An example: The 10 to 17 taste testers that evaluated mandarins for the research reported that the flavor of W. Murcott Afourer fruit stored at 46 °F for 3 to 6 weeks, followed by a week at 68 °F, was “slightly superior” to that of fruit of that same variety stored at 32 or 39 °F, followed by a week at 68 °F. However, the taste testers did not discern a difference in the flavor of Owari variety mandarins that were stored at these regimens.

Postdoctoral researcher Nittaya Ummarat sets up a device that traps aroma volatiles from mandarin juice for analysis by gas chromatography.
Postdoctoral researcher Nittaya Ummarat sets up a device that traps aroma volatiles from mandarin juice for analysis by gas chromatography.

What Makes Flavor?

In some experiments, loss of some flavor was attributed to changes in levels of a few specific chemicals. But the exact biological and chemical mechanisms underlying those changes are, for the most part, not well known and are a target of the team’s research.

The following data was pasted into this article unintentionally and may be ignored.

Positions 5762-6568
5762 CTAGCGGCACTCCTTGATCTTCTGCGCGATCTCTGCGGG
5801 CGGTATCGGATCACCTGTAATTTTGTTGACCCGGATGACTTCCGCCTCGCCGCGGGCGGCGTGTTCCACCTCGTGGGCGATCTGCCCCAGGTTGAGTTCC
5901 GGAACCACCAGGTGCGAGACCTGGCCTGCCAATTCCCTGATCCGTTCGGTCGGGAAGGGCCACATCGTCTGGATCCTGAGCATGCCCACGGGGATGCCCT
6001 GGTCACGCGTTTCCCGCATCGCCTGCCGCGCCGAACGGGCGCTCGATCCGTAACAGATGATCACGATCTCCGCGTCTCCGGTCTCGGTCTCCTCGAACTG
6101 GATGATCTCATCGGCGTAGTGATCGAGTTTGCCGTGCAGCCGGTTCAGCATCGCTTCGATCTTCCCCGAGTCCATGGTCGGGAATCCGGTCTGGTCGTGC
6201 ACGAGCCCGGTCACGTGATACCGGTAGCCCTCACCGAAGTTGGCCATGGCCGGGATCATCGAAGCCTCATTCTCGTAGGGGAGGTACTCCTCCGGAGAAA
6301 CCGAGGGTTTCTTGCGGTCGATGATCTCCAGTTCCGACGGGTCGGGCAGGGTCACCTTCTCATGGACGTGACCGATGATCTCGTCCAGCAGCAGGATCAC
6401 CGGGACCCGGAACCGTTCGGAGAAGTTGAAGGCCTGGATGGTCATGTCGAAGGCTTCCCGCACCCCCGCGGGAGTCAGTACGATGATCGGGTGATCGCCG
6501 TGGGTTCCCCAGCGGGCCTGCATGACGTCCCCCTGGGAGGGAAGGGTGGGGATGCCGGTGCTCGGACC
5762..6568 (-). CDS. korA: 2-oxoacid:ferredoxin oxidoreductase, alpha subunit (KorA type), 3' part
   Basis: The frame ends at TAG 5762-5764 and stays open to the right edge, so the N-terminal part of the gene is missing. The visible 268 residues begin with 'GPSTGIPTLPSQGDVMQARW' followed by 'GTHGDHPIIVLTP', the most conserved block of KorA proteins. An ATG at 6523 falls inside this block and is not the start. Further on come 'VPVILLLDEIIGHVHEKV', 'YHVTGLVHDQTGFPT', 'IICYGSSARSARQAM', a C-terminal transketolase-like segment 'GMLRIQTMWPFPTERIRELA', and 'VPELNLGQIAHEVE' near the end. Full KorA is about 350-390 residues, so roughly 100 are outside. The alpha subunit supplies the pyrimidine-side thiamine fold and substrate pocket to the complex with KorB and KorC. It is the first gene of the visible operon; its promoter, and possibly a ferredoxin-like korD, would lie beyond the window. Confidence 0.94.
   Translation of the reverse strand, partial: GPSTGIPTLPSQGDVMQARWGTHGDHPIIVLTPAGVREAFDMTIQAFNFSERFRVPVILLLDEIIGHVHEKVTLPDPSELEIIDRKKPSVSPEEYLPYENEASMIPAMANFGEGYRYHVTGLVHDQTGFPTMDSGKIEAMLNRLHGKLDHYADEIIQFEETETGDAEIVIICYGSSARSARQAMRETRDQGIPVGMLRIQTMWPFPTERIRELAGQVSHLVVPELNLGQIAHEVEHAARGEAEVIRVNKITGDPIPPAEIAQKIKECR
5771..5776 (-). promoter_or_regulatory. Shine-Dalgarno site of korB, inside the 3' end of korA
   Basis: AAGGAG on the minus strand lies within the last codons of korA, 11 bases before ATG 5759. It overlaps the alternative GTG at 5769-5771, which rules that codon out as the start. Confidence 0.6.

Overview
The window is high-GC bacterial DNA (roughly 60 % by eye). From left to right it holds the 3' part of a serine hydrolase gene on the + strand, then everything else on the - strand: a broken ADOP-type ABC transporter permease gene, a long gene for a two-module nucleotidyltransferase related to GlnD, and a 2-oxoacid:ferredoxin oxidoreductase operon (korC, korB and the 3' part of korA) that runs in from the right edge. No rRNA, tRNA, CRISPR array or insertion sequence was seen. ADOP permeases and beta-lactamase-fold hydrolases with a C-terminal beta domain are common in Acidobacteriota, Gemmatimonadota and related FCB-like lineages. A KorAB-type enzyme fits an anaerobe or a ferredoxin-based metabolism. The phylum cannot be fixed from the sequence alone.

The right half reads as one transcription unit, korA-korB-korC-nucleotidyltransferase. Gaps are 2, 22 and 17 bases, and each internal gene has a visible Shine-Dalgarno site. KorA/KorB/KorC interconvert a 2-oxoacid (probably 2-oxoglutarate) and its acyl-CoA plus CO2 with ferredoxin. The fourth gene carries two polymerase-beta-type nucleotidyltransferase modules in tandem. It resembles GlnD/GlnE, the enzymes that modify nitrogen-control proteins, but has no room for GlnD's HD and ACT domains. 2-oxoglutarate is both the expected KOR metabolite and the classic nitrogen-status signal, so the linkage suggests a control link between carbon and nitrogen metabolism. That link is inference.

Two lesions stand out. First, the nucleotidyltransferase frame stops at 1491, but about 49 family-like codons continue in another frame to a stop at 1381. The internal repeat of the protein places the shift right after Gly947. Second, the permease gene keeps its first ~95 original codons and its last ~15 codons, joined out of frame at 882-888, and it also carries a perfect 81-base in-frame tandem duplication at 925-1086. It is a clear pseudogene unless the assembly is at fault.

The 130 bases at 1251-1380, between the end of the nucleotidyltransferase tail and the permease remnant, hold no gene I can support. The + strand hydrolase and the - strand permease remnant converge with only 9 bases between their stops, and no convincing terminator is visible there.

For instance, the scientists found that statistically significant changes in several flavor-associated chemicals occurred after W. Murcott Afourer mandarins, previously refrigerated at 41 °F, were brought out of the cold and kept at 68 °F.

For that study, Obenland and Arpaia tracked changes in more than two dozen natural chemicals—alcohols, aldehydes, esters, and terpenes, also known as “aroma volatiles”—to learn more about the exact role each may play in the fruit’s flavor profile.

In brief, changes in a class of esters—the ethyl esters—occurred soon after the oranges were taken out of cold storage. Statistically significant increases in three of the four monitored ethyl esters (ethyl acetate, ethyl propanoate, and ethyl 2-methylpropanoate) took place within the first 24 hours after the fruits were moved from cold (41 °F) to warmer (68 °F) storage. What’s more, statistically significant increases in the fourth ethyl ester, ethyl 2-methylbutanoate, took place a day later.